Saturday, September 5, 2009

Lyle Wachovsky's introduction to "Khayal Vocalism: Continuity within Change"

Deepak Raja's second book is a comprehensive study of khayal vocalism through the stylistic analysis of nineteen contemporary vocalists. It is informed by the concept of "continuity within change", an approach which embraces "style" as the confluence of traditional gharana stylistics, contemporary non-gharana based stylistics and each artist's individual stylistic contribution.

"Continuity within change" is thus seen as an essential underpinning and strength of all Hindustani classical music, not just vocal music, and to a great extent responsible for its vitality and continued enjoyment by successive generations. The expansiveness and thoroughness of Mr. Raja's investigations are immediately apparent as he lays out the parameters of khayal vocalism drawing on notable scholarly sources to further document his analysis and make the case for his view of the elements that constitute khayal vocal style. With similar attention to detail, Mr. Raja provides an overview of the stylistics of each gharana intimately tied in with the crystalization of each gharana's style by the music of the seminal artist of each gharana, before delving into the analysis of individual contemporary artists.

Seriousness of intent and comprehensiveness are to be expected, and as noted above, Mr. Raja has more than fulfilled expectations. But, the presentation of an incisive method of analysis coupled with clarity of vision in its use, is rare. Mr. Raja has always had a special interest in the presentation structure of khayal vocalism. He has developed and expounds a critical approach based on the metaphor of architecture and uses it to great effect in his analyses, first identifying and delineating the basic khayal structures in use and then, after distinguishing sculpture (the shape of a phrase) from its ornamentation, goes on to make a critical assessment of their usage.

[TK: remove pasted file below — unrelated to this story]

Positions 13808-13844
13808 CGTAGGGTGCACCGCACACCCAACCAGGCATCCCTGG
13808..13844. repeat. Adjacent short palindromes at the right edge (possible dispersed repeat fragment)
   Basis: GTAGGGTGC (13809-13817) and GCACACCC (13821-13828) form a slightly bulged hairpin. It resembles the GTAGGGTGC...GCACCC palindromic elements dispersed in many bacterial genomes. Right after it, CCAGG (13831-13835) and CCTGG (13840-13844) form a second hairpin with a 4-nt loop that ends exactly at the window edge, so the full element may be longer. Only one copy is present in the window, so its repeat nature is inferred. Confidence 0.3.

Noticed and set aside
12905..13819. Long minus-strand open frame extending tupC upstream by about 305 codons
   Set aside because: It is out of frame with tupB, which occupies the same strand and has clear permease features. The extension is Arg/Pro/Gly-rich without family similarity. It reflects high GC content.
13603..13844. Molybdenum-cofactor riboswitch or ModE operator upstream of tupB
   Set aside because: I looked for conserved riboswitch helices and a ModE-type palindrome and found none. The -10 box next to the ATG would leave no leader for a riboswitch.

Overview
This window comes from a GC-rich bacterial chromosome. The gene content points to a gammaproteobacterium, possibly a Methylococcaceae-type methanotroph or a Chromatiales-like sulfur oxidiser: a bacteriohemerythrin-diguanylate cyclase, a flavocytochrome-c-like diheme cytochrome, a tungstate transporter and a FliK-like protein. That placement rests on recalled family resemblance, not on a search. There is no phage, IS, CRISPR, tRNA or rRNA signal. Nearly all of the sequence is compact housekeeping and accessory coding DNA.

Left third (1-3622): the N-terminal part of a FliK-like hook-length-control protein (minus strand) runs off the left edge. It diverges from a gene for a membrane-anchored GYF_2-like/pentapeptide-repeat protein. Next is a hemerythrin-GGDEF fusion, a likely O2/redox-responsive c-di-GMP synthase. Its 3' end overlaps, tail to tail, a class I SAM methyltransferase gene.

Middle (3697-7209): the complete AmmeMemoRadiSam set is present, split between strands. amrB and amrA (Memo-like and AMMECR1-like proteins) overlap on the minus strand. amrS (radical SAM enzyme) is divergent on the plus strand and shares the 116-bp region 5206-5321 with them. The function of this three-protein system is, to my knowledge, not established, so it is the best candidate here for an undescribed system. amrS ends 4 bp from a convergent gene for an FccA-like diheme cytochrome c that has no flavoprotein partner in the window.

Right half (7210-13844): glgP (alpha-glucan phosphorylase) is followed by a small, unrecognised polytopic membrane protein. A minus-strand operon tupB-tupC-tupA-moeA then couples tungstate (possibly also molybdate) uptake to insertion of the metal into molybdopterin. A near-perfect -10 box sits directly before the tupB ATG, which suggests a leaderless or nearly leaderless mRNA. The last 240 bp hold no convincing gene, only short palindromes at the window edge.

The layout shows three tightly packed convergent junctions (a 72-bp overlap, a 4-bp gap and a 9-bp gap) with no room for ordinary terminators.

Writing on vocalists from both unique and varied stylistic backgrounds, Mr. Raja shows his method to be a valuable analytical tool applicable to all of them as a means of identification and comparison. This is a concise, well-considered methodology of comparative analysis, the brilliance of which is that its simplicity of application generates extensive results.

Equally valuable and fascinating, are Mr. Raja's interviews with the artists: he has a facility for extracting from each artist an intimate and revealing portrait in words. These interviews together with the stylistic/structural analyses provide an unparalleled and integrated overview of each artist's life and musical life as a khayal vocalist, and of the state of contemporary khayal.

It is personally gratifying to me that I was in the position to nurture the development of Mr. Raja's thoughts on the various aspects of khayal music into a cohesive and integrated critical assessment of khayal vocalism and khayal vocalists. I am particulalry pleased that Mr. Raja has been able the extrapolate so much from the diverse group of vocalists that I have chosen to record, a group that does not include many of the most famous names, but does include a fair share of less-known and virtually unknown artists.

Artistry of a high order and thoughtful individuality mark both the artists examined and the resulting examination.There is nothing quite like this wonderful book in my experience of Indian classical music analysis.

Lyle Wachovsky
India Archive Music Ltd. New York
August 7, 2008

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